10/6/20|. President Donald J. Trump is beginning to inch ahead with minorities, something that is not typical for a Republican in the last 4-5 decades. However, Hispanics and Black Americans are really resonating with Trump’s pro-economic and faith-based policies, as well as Trump’s endorsement by law enforcement and pro-second amendment stances.
“Republican Puerto Rico Gov. Wanda Vázquez Garced endorsed President Trump’s re-election bid on Tuesday, weeks after the White House announced an aid package meant to boost the island’s efforts to rebuild its infrastructure following Hurricane Maria,” Fox News reported.
Supporting Puerto Rico, was not welcomed by the Democrats. The Biden campaign, called it “a desperate, political stunt to win over Puerto Rican supporters,” which, sounds to me like a description of Biden singing to them.
get ratioed by joe biden despacito pic.twitter.com/AqLAA0PvQ6
— liam flynn (@liamflynn_) October 6, 2020
The Hill Reported on the endorsement of the Governor of Puerto Rico:
“I ask all Puerto Ricans who are listening to go vote,” the governor said in an interview on Telemundo. “They have to go to vote, exercise their right to vote and evaluate who has represented being a person who thinks about Puerto Ricans and their needs at the most difficult moment. It is Donald Trump.”
Telemundo was one of the first polls after the controversail first Presidential Debate last week, favoring Trump by a wide margin, leaving the left very upset.
Remember, Debate Poll from Telemundo having @POTUS @realDonaldTrump won the debate over @JoeBiden 66%-34%. The Left claimed it wasn't a scientific poll. How can that be? It had Hispanic viewers as their target audience, on a Major Hispanic Network. That's better than scientific! https://t.co/GPys0xz3yM
— I'M MR DEPLORABLE (@ngb6060) October 6, 2020
Steve Cortes talks about the reasons Hispanics support Trump: Jobs.
Biden panders to Hispanics. He did play Despacito on his phone in a truly cringe-inducing moment.
— Steve Cortes (@CortesSteve) October 6, 2020
According to the Puerto Rican newspaper El Nuevo Día, Vázquez Garced was scheduled to appear at a campaign event with Trump in central Florida last Friday, with the governor saying she had been invited to travel on Air Force One to hold a meeting on Puerto Rico
However, the event was canceled after news broke of Trump’s COVID-19 diagnosis.
In Tuesday’s interview, when asked about Trump throwing paper towels to a group of Puerto Ricans during a 2017 visit to the island in the aftermath of Hurricane Maria, Vázquez Garced said voters should not dwell on the image, adding that “nobody is perfect.”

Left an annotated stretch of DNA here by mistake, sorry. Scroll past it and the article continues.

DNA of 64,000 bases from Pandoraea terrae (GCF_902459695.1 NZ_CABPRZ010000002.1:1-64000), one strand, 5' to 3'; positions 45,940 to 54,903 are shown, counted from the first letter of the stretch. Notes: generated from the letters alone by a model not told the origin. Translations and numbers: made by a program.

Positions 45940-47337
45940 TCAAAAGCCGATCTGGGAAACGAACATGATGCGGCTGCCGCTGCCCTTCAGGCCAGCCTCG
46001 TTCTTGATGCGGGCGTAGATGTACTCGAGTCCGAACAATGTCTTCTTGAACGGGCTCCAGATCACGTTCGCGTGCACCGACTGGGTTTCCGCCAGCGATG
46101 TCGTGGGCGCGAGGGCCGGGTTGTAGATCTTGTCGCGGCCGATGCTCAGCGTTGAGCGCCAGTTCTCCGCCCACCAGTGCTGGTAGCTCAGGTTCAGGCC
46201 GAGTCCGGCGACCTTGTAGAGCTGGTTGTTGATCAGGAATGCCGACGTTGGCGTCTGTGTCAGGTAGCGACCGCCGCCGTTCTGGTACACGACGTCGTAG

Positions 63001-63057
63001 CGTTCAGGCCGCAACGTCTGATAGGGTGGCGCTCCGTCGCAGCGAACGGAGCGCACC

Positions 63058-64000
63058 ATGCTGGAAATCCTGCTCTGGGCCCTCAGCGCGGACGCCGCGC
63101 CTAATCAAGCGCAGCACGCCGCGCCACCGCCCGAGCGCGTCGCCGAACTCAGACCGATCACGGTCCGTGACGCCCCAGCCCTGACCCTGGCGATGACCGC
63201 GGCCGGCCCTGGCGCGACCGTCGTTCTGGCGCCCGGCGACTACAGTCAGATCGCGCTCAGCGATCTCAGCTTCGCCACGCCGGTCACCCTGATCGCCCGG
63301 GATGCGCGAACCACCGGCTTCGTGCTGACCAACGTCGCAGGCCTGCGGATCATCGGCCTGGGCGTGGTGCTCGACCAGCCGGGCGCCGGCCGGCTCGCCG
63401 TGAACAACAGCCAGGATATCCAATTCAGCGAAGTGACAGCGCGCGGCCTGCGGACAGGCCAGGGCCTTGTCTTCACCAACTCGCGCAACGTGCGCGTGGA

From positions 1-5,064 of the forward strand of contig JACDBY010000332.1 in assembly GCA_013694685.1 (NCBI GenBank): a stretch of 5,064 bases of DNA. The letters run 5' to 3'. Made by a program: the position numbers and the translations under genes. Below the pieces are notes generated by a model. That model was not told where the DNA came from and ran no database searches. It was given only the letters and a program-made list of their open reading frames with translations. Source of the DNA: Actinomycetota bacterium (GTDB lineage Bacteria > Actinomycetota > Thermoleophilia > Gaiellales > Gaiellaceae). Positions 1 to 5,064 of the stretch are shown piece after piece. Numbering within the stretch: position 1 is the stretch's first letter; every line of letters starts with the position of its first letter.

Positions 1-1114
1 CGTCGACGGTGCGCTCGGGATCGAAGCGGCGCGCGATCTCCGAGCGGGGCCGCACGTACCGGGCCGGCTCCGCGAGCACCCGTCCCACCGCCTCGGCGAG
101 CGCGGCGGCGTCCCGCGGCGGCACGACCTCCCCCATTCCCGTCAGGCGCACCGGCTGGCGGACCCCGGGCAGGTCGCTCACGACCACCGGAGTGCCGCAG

The Republican governor has repeatedly brought attention to her rapport with Trump, suggesting at a February rally that the president would otherwise not provide federal funds to the island territory.
Last month, the Trump administration announced it would provide an additional $13 billion in aid to Puerto Rico to assist in infrastructure redevelopment following the 2017 natural disaster.
When asked why it had taken so long to release the aid for Puerto Rico, Trump said it had been in the works for some time and blamed Democrats for the delay. However, the funds had already been allocated to the Federal Emergency Management Agency, meaning the administration could have distributed them at any point in the preceding months.
Separately, the Department of Housing and Urban Development earlier this year lifted a months-long hold on roughly $8 billion in disaster aid to help the island rebuild.
The Republican National Committee said in a statement Tuesday that “Vázquez Garced’s endorsement is further proof of the enthusiasm” Trump is generating among Hispanics.
“For the thousands of families who had to leave the island, for all those we’ve lost, for those who still struggle everyday to keep a roof over their heads and food on the table, it is three years too little and too late,” Tatiana Matta, Latino adviser to Joe Biden‘s presidential campaign, said in a statement following the endorsement.
The battleground state of Florida is home to about a million former residents of Puerto Rico, with many still having family on the island.